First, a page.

What to do when Seasonal Allergies Strike?
Seasonal Allergies Don’t Have to Ruin Spring
For months I’ve been lamenting the cold, cold weather and have been looking forward to Spring. Indoor biking is just not that exciting for me. As the new season comes into focus, it reminds me that there are few things in life that are without some downside. My yard is muddy from the Spring rains, and my wife is trying to uproot dandelions faster than the neighbors yards can send over reinforcements.
This is also the time of year when members of the plant kingdom assault those patients who have seasonal allergies. Allergic rhinitis is one of the most common human complaints, and is estimated to affect about 1 in 6 Americans. Common symptoms include nasal congestion, clear and watery runny nose, itching nose, sneezing and red, watery eyes. Spring pollens are not the only cause; allergic rhinitis can develop with exposure to other environmental allergens, including dogs and cats.
Histamines and How They Impact Seasonal Allergies?
When allergens enter the body, they trigger the release of histamine from mast cells in the immune system. Histamine release encourages more histamine release which worsens all the symptoms of allergies. There are a variety of therapeutic approaches to allergies, from avoiding the allergen to symptomatic relief to desensitization.
A young woman came into the pharmacy last week looking for relief from a runny nose and a scratchy throat; typical for this time of year. Many patients are looking for temporary relief until Spring pollination is over. Staying inside is an option since many heating and air conditioning systems help remove allergens from the air, but most of us have been waiting all Winter to get out and play or work in the yard.
What are some of my Options for Seasonal Allergy Medications?
Fortunately, there are some excellent nonprescription choices for allergic rhinitis.
- Antihistamines have been a mainstay of allergy treatment since World War II.
- The earlier antihistamines, such as diphenhydramine, were associated with drowsiness but are still used as sleep aids and when needed for their superior anti-itching activity.
- Newer antihistamines, Claritin™ (loratidine), Allegra™ (fexofenadine) and Zyrtec™ (cetirizine) are available as nonprescription generic medications that are taken once or twice daily (fexofenadine).
- The newer antihistamines are less likely to cross into the brain, so in most patients they do not produce drowsiness.
- They begin to act within a few hours and can help further if continued regularly.
- Adverse reactions to the newer antihistamines include headache, drowsiness, fatigue and dry mouth.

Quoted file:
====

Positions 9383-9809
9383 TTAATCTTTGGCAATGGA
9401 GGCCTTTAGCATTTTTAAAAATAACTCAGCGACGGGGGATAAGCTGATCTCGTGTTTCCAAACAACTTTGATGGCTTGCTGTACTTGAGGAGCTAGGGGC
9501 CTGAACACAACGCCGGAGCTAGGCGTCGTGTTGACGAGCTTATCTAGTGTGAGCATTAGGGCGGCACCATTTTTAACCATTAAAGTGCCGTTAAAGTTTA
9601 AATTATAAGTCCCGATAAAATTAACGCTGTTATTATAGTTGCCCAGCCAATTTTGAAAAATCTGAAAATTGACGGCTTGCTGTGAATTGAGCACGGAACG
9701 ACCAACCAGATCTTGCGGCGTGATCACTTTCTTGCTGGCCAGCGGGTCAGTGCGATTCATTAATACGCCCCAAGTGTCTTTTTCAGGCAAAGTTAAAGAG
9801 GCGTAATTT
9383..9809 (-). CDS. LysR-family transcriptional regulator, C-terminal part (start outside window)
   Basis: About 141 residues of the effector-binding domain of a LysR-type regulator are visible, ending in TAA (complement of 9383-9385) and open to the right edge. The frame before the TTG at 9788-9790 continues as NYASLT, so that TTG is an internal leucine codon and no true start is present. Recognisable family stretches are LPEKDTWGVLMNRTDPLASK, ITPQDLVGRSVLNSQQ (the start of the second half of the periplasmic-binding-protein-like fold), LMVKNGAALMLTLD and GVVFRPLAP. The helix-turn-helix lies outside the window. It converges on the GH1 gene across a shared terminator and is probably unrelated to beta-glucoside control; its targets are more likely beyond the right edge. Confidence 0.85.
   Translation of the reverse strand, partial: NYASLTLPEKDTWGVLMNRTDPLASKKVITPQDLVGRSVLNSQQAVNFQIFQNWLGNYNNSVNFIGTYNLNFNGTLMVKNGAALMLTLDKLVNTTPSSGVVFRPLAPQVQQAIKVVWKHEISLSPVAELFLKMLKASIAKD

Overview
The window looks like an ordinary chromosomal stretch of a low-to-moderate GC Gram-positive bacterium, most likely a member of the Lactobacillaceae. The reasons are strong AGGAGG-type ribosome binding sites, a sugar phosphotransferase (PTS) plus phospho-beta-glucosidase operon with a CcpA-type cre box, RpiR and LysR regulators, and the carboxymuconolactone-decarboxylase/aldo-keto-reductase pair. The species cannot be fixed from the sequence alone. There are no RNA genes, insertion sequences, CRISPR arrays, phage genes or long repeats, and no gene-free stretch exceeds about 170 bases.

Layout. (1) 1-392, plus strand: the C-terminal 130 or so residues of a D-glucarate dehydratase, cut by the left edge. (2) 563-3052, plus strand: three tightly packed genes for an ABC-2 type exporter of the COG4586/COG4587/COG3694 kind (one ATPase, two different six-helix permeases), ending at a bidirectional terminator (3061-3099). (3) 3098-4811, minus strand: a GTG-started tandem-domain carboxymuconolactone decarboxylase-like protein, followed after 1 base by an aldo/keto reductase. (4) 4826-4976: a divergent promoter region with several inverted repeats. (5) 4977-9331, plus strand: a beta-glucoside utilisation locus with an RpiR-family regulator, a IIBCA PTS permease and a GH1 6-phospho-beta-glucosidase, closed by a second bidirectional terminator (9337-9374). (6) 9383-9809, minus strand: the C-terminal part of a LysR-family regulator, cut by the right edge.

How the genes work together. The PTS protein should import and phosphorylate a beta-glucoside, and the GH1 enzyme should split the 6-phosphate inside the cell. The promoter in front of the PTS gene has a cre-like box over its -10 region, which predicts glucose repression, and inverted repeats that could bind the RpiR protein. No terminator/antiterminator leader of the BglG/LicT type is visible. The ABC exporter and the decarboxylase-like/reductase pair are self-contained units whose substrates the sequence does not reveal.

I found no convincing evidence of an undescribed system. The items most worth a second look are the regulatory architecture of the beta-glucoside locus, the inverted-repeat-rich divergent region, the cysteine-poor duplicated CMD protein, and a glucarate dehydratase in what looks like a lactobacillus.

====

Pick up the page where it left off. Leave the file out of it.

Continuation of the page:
- Fexofenadine has the lowest incidence of drowsiness; cetirizine has the highest.
I don’t suffer much from seasonal allergies, but I am allergic to animals. I can minimize exposure to my wife’s dog to stay comfortable at home. I don’t get too close and wash my hands after touching the dog. Most men recognize that no matter how severe your allergies might be, posing a “me or the dog” choice is way too easy a decision for many women. As a pharmacologist, I occasionally work with rats, and am seriously allergic. Claritin™ (loratadine) is like a miracle drug, and I found with repeated use and exposure to rats that my allergy appeared to desensitize.
Intranasal corticosteroids are another option.
- Nonprescription Flonase™ (fluticasone) recently became available and works well for all the symptoms of allergic rhinitis.
- The nasal corticosteroids broadly inhibit the inflammatory process that accompanies allergic rhinitis.
- There are some adverse effects that are associated with the intranasal dosage even though they may not be due to the drug.
- The major weakness of intranasal corticosteroids is that they take several days to achieve their maximum effectiveness.
- They are also more expensive than the antihistamines.
- Nevertheless, they are popular with many patients and are a very reasonable first or second choice as drug therapy for allergic rhinitis.
- Don’t be influenced by the advertisements that corticosteroids target 6 allergy substances while antihistamines only target one; judge which medicine works better for you.
Fortunately, seasonal allergies can be time-limited and effectively controlled. If you’ve waited all Winter for baseball and kite-flying season to open but now find yourself suffering with seasonal allergies, try a nonprescription remedy and just wait a little longer till Summer arrives.
- Amlodipine: Dr. Peter J. Rice - May 1, 2017
- Xyzal: What Is IT and How Does IT Work? Dr.Peter Rice - April 26, 2017
- Statins: Are they Right For You? Dr. Peter Rice - April 13, 2017
- Hydrochlorothiazide: Dr. Peter Rice - April 6, 2017
- Hydrocodone: Dr. Peter Rice - March 22, 2017
- Is Testosterone Good or Bad?: Dr. Peter Rice - March 14, 2017
- Health Insurance and Affordable Care Act: Dr. Peter Rice - March 8, 2017
- Vitamins: Are They for You? Dr. Peter Rice - February 27, 2017
- Fungi and Immunity: Dr. Peter Rice - February 20, 2017
- Hernia Surgery: Dr. Peter Rice - February 6, 2017